The Intrafirm Complexity of Systemically Important Financial Institutions via SSRN
American University – Department of Finance and Real Estate; National Bureau of Economic Research (NBER)
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Dartmouth College – Department of Mathematics; Dartmouth College – Department of Computer Science
University of Washington – Department of Statistics
affiliation not provided to SSRN
J. Doyne Farmer
University of Oxford
May 8, 2015
In November, 2011, the Financial Stability Board, in collaboration with the International Monetary Fund, published a list of 29 “systemically important financial institutions” (SIFIs). This designation reflects a concern that the failure of any one of them could have dramatic negative consequences for the global economy and is based on “their size, complexity, and systemic interconnectedness”. While the characteristics of “size” and “systemic interconnectedness” have been the subject of a good deal of quantitative analysis, less attention has been paid to measures of a firm’s “complexity.” In this paper we take on the challenges of measuring the complexity of a financial institution by exploring the use of the structure of an individual firm’s control hierarchy as a proxy for institutional complexity. The control hierarchy is a network representation of the institution and its subsidiaries. We show that this mathematical representation (and various associated metrics) provides a consistent way to compare the complexity of firms with often very disparate business models and as such may provide the foundation for determining a SIFI designation. By quantifying the level of complexity of a firm, our approach also may prove useful should firms need to reduce their level of complexity either in response to business or regulatory needs. Using a data set containing the control hierarchies of many of the designated SIFIs, we find that between 2011 and 2013, these firms have decreased their level of complexity, perhaps in response to regulatory requirements.
The Intrafirm Complexity Of Systemically Important Financial Institutions – Introduction
The Financial Stability Board (FSB) describes a systemically important financial institution, or SIFI, as a financial institution “whose disorderly failure, because of their size, complexity and systemic interconnectedness, would cause significant disruption to the wider financial system and economic activity.”1 Developed in the aftermath of the recent global financial crisis, this characterization represents an expanded regulatory definition relative to earlier ones based primarily on size (e.g., the list of “mandatory banks” subject to the Basel II capital regulations, see 72 FR 69298, December 7, 2007).
In particular, the collapse of Lehman Brothers in September 2008 highlighted the extensive interconnectedness of the financial system and the importance of considering not just the risk of a single firm but the risk to the entire financial system, i.e., the systemic risk. Interconnectedness can be formulated mathematically in terms of networks and indeed, a May 10, 2013 speech by Fed Chairman Ben Bernanke noted that “Network analysis, yet another promising tool under active development, has the potential to help us better monitor the interconnectedness of financial institutions and markets.” In fact, there are a number of studies applying the techniques and metrics of network science to the analysis of economic and financial networks (e.g., Hutchinson et al., 1994, Cohen-Cole et al., 2010, Haldane and May 2011, Adamic et al., 2012, Battiston et al., 2012, Hautsch et al., 2012, 2013, Squartini et al., 2013, Caccioli et al., 2014). These papers have shown that the network of interdependencies is complex, and dependences of many different types overlap and interact (May, Levin, and Sugihara 2008). Because financial institutions hold various levels of interest in one another (Vitali et al., 2011), the collapse of any single entity can initiate a cascade of unforeseen events that in the worst of cases brings about the failures of many other financial participants, be they individuals, institutions, or even sovereign nations (Foti, et al., 2013).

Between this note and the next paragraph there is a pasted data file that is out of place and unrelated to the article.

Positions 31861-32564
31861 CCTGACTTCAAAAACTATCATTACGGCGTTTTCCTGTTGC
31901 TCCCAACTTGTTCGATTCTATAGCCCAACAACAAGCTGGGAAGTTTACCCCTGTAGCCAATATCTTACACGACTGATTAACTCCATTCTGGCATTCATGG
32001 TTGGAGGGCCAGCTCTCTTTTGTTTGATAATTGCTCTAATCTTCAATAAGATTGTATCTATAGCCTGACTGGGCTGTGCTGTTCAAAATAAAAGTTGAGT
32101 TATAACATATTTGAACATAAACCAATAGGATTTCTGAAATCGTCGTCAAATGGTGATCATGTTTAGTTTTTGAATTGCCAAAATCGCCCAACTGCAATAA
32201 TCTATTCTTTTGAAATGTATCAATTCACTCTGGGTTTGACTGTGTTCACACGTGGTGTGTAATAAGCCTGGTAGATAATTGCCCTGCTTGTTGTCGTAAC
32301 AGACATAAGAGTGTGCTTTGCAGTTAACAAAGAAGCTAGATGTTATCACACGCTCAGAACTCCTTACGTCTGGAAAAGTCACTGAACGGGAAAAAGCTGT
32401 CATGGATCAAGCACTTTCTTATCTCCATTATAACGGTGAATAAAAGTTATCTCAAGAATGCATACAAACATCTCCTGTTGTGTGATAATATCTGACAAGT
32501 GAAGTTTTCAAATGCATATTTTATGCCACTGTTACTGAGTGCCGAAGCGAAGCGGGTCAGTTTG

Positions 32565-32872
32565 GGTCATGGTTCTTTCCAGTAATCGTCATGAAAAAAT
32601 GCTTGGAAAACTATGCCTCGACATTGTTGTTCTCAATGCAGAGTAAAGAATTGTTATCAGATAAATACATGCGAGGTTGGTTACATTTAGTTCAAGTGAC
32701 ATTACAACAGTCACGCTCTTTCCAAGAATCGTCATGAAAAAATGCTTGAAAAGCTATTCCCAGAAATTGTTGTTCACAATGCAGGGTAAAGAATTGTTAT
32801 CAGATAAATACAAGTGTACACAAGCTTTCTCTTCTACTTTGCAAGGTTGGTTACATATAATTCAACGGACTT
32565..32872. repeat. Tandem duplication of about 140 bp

While the interrelationships among financial network participants now are being widely studied, there has been comparatively little development of metrics concerning the complexity of the individual firms that comprise the system – the other key attribute highlighted in the Systemically Important Financial Institutions definition. Failing any direct definition, one view of an individual firm’s complexity comes from the lens of governance: “high complexity” would be interpreted as a corporate control structure rife with governance challenges for a firm’s management, resulting in a lack of oversight that in turn poses significant operational, reputational, and balance sheet risk (Vitali et al., 2011). For example supervisory challenges have been evident in news surrounding both JPMorgan’s large trading loss and Barclays’s LIBOR fine, with senior management at both firms denying knowledge of the underlying operational lapses. A similar “rogue trader” event occurred at Société Générale in July 2007 and threatened to disrupt financial markets before it was determined to be an isolated incident. These examples illustrate the challenges associated with assuring sufficient oversight in organizations that often have very complex control and governance structures. Such complexity contributes to the possibility that subsidiaries act in relative obscurity within the organization, in spite of their significance to the overall viability of the parent institution. In this context, complexity therefore poses risk to the organization. When coupled with a high degree of interconnectivity, the combination can pose a risk to the global financial system as a whole.
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